So, testosterone is converted through the granulosa cells to the biologically most potent estrogen called estradiol. So, Letrozole works on these steps. Letrozole is a so-called aromatase enzyme inhibitor. Now, aromatase is the enzyme found throughout the body that converts androgens and estrogens. So, we take advantage of that fact, and what happens is that we don't get the normal amount of estrogen feeding back to the pituitary, because we've shut that down, and we're getting a smaller amount of estrogen feeding back, and so, the brain perceives too little estrogen. Much like the Clomid mechanism, when there's too little estrogen, there's more in the way of follicle stimulating hormone. Here, this will come down, and stimulate these cells, but we, typically, don't get a second follicle emerging. So, the twin rate is about 1% or less.

Clomiphene vs Letrozole

So, that is the mechanism of Letrozole. It works on the granulosa cells, not in the brain and pituitary and the way Clomid does.

Another couple things we talked about Clomid being an anti-estrogen and that means that it has an anti-estrogenic effect on the lining to the uterus and on cervical mucus. Sometimes that can act against conception, Letrozole does not do that, and locally there's sufficient estrogen with Letrozole to have a thick and more hospitable lining.

One other important difference is that if you were to take a tablet of Clomid right now, then it could still be found in your body 5-6 six weeks from today. If you were to take Letrozole, however, it would be completely out of your bloodstream in days, and it's completely out of your body by the time that the embryo makes its way into the uterus.

So, these medications are not associated with an increased risk in birth defects. Letrozole has about half the rate as Clomid, but Clomid is still within the normal background population in terms of birth defects.

So, the ultimate decision about whether to use Clomid or Letrozole is up to your doctor, he or she will know what's best for you. Oftentimes, in a Clomid or Letrozole there will be performed other tests in that same month. A very common test is a post-coital test. A post-coital test looks at the interaction between the sperm and the cervical mucus.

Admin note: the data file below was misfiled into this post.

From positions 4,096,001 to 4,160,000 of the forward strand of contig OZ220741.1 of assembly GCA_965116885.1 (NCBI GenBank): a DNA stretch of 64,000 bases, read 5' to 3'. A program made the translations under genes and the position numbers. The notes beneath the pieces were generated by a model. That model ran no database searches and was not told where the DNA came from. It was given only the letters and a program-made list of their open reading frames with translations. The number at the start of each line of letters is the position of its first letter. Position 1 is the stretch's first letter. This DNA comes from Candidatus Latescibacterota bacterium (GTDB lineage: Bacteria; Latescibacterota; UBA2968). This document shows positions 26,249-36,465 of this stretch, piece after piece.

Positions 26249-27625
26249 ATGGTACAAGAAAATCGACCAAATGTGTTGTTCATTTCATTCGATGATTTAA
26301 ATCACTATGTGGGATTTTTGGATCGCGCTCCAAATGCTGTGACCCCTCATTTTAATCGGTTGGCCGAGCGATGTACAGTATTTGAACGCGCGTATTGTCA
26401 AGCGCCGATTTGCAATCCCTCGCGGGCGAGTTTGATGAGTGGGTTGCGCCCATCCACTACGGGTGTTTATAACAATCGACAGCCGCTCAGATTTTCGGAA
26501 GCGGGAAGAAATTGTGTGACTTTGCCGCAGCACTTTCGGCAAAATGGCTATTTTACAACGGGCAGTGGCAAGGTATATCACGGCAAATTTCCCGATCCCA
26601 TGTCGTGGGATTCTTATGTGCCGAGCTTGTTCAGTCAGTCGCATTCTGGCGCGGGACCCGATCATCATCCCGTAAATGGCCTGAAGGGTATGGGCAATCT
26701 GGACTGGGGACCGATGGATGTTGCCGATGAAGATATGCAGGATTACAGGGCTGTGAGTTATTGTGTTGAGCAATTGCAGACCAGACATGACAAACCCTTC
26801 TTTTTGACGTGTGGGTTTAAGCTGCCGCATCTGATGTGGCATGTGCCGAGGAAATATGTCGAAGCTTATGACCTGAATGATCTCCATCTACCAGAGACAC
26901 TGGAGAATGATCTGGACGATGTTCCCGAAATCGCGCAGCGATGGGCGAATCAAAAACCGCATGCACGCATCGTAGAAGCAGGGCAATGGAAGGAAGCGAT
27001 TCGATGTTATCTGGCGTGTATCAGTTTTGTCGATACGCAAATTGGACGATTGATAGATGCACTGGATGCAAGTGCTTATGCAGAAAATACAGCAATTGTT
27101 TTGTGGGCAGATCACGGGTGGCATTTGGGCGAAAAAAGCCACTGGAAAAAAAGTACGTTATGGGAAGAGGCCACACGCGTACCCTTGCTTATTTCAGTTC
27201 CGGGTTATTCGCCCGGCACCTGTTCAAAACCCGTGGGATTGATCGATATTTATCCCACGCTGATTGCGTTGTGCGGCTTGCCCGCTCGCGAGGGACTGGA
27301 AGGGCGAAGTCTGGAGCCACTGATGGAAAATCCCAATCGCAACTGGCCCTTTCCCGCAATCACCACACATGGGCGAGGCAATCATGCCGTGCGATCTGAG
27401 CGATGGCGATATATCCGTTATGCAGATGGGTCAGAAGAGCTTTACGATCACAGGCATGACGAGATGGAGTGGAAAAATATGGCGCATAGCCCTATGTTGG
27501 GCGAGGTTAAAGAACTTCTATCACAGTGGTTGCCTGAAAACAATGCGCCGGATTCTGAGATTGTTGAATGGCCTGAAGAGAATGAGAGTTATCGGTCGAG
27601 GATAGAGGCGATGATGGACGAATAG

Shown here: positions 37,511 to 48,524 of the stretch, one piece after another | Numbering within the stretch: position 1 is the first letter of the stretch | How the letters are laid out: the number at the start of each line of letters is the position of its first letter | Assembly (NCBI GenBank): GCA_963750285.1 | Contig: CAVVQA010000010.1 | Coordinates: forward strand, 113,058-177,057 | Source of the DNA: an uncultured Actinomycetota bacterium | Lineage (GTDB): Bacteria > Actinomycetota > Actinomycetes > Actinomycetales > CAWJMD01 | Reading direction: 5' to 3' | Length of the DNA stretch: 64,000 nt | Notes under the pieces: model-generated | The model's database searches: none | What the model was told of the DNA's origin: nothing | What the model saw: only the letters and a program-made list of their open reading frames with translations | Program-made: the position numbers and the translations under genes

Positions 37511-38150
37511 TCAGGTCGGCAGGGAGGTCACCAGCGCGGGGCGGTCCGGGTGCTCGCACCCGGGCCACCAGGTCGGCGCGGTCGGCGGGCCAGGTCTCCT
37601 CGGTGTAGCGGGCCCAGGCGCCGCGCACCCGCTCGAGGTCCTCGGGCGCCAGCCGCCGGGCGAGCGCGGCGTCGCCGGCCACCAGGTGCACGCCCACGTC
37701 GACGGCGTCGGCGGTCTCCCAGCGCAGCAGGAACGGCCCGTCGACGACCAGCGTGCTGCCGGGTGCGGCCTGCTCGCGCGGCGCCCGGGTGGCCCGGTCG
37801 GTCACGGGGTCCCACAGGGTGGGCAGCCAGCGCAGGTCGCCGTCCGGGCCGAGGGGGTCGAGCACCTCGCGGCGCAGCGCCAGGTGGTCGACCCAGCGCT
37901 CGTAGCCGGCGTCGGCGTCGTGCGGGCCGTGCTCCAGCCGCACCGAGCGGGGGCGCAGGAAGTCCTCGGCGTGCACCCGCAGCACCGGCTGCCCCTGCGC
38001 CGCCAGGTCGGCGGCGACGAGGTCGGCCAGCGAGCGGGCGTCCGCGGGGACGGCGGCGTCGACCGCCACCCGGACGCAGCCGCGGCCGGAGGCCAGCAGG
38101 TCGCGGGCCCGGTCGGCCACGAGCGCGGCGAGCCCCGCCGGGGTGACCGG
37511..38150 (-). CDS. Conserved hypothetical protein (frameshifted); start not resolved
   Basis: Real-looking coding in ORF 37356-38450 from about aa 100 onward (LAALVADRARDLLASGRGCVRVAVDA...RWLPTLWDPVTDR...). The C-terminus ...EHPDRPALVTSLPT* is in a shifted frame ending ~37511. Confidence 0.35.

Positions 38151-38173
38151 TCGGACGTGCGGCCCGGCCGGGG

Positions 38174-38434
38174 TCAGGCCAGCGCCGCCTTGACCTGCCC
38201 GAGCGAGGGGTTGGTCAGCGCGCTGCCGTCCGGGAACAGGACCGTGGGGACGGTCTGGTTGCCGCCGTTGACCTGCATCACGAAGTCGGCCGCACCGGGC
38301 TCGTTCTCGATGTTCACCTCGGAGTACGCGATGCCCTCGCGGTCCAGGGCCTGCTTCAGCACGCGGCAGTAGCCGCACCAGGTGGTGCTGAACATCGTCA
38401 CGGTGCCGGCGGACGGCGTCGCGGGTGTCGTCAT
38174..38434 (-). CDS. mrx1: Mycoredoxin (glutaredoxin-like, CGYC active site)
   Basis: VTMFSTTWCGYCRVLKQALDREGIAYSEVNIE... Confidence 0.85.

Some years ago as I first started practice and we did a post-coital test. First thing, in the afternoon, it was a one o'clock appointment, and this was the absolute best post-coital test we'd ever seen. Just seeing 1 or 2 or 3 sperm is considered acceptable, but we saw literally millions, in fact hundreds of millions of sperm in that droplet.

We could not believe our eyes, and I took my senior partner side. I said: “Have you ever seen a post-coital test like this?” He said: “I really haven't.” He said: “This is amazing.” And so, I went back to ask the patient. I said: “Now, you're supposed to have had intercourse.” 12 hours ago was that. She owes: “Well, not quite that long. I said: “Well, what would you estimate? 8 hours, 10 hours are not quite that long.” “Well, 4 hours, 6 hours are not quite long.” I said: “Well, let me ask how long ago it was.” And she looks at her watch, and she says: “About 10 minutes.” And she says: “I thought it was supposed to be 10 minutes.” I said: “No, 10-12 hours.” She goes well: “That's why my husband drove his van today, and we had lunch in the van, and then after lunch a little afternoon delight.”